There are times when an In Plainspeak theme of the month, such as this one focusing on sexuality and coupledom, asks that we listen to more than just the one individual. Coupledom, we felt, calls for a couple of interviewees and more! So, in this interview section we’ve got a handful of people, randomly chosen, from amongst our personal and professional circles.
When we do group interviews, we always find that the subject and the interview itself, is approached differently by each person. Here’s a sense of what we’ve got, before you read on and experience the mix for yourself. We all live at the intersections of different identities, some of which include minority and marginalised identities in the space of gender and sexuality, disability, class, caste, age and such. Not all of these intersections, or identities, are comfortable spaces to inhabit. We negotiate our relationships, personal, and those with the wider world, with varying degrees of care and caution. We find ourselves able to be ourselves, to affirm who we are, in some relationship spaces, in some places and parts of the world, and not in others. We find ourselves accepting and not accepting truths other than our own, and other identities, sometimes quite unconsciously. Coupledom may or may not be for everyone, and does not mean the same thing to everyone. Importantly, coupledom does not hold the same value or position in our lives, even in the lives of the individuals perceived to be parts of a couple structure.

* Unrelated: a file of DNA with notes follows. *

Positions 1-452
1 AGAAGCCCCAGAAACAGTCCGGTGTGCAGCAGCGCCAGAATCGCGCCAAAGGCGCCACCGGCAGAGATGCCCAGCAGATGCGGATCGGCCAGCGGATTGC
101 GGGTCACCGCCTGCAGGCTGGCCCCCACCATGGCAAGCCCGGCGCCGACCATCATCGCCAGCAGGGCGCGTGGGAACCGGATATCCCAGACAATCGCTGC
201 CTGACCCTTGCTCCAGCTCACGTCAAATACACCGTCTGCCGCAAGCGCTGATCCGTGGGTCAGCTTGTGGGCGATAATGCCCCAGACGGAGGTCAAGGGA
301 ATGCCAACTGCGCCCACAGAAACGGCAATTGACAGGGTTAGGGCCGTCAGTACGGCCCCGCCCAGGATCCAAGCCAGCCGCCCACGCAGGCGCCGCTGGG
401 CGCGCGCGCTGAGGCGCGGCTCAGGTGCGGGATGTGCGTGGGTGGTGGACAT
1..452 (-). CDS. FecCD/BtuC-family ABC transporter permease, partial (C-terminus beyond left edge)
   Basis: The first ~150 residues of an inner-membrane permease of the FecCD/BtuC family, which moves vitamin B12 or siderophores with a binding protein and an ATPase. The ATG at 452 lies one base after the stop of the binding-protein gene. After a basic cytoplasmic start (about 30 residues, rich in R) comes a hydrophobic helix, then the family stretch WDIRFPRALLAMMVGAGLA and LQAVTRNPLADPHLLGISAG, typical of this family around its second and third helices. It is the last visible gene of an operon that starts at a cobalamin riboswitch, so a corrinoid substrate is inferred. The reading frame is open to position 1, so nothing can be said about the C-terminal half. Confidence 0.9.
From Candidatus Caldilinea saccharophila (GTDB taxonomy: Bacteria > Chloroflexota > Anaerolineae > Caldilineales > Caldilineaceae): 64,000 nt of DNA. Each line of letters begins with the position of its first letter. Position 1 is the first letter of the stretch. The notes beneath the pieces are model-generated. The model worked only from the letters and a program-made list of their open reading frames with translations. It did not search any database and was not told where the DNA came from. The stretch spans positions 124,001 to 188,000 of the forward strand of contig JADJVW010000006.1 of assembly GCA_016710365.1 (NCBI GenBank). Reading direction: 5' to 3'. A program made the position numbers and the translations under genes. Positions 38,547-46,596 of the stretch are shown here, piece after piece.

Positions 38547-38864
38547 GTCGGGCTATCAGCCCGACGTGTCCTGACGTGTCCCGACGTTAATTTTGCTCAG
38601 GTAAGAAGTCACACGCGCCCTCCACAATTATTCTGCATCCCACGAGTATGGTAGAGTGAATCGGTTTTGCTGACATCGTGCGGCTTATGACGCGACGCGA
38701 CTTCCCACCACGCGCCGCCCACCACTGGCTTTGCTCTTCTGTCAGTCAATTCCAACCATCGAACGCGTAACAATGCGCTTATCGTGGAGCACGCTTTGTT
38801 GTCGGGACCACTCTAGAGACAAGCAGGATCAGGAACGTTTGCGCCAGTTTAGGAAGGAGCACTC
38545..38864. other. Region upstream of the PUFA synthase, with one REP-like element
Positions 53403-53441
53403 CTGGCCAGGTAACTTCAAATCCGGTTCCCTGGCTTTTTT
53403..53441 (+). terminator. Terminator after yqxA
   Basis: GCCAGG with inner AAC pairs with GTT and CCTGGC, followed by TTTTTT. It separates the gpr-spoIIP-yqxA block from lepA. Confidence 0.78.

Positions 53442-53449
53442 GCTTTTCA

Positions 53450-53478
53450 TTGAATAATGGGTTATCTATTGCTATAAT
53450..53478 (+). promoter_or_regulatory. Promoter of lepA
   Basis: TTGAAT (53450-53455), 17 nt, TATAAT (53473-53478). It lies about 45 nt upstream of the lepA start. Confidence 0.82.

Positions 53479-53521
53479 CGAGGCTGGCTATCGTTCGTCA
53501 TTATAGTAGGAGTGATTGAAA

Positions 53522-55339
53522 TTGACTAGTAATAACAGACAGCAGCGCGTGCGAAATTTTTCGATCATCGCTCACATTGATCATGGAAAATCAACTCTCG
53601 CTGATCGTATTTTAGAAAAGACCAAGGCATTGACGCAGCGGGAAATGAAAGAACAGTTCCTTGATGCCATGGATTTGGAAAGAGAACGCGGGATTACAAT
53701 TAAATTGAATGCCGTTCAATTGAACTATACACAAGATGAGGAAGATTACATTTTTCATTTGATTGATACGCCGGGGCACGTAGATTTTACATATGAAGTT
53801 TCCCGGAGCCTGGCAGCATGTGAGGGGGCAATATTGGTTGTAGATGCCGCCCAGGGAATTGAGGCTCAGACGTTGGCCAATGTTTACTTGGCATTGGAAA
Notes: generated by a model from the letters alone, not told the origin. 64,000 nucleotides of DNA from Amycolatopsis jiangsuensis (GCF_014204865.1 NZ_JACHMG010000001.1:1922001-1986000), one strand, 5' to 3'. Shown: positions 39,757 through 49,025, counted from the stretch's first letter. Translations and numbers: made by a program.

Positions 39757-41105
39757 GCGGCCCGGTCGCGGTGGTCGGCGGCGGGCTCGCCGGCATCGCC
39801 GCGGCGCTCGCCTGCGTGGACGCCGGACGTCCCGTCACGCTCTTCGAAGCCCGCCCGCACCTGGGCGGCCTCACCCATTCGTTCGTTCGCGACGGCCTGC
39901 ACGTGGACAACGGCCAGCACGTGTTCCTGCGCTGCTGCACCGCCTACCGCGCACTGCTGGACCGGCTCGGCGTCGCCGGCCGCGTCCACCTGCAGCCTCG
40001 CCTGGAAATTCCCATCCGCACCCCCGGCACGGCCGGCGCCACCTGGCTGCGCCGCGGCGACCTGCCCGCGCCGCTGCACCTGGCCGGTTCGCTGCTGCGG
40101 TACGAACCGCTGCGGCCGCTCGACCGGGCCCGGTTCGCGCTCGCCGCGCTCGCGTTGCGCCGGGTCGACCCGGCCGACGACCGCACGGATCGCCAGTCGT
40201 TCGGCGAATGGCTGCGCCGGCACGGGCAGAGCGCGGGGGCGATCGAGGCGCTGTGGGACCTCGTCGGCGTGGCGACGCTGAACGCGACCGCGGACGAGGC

Some folks wanted to contribute their honest responses anonymously. We are happy that they have participated in this small effort and we respect their reasons for wishing to remain anonymous. On a tangent, it is worth thinking of the environment we inhabit, where self-affirming honesty requires safeguards of different kinds, from outer and also perhaps inner critics.
We gave our interviewees two cue questions to respond to:
What are the first thoughts that come to your mind when you hear the words ‘sexuality’ and ‘coupledom’ in the same sentence?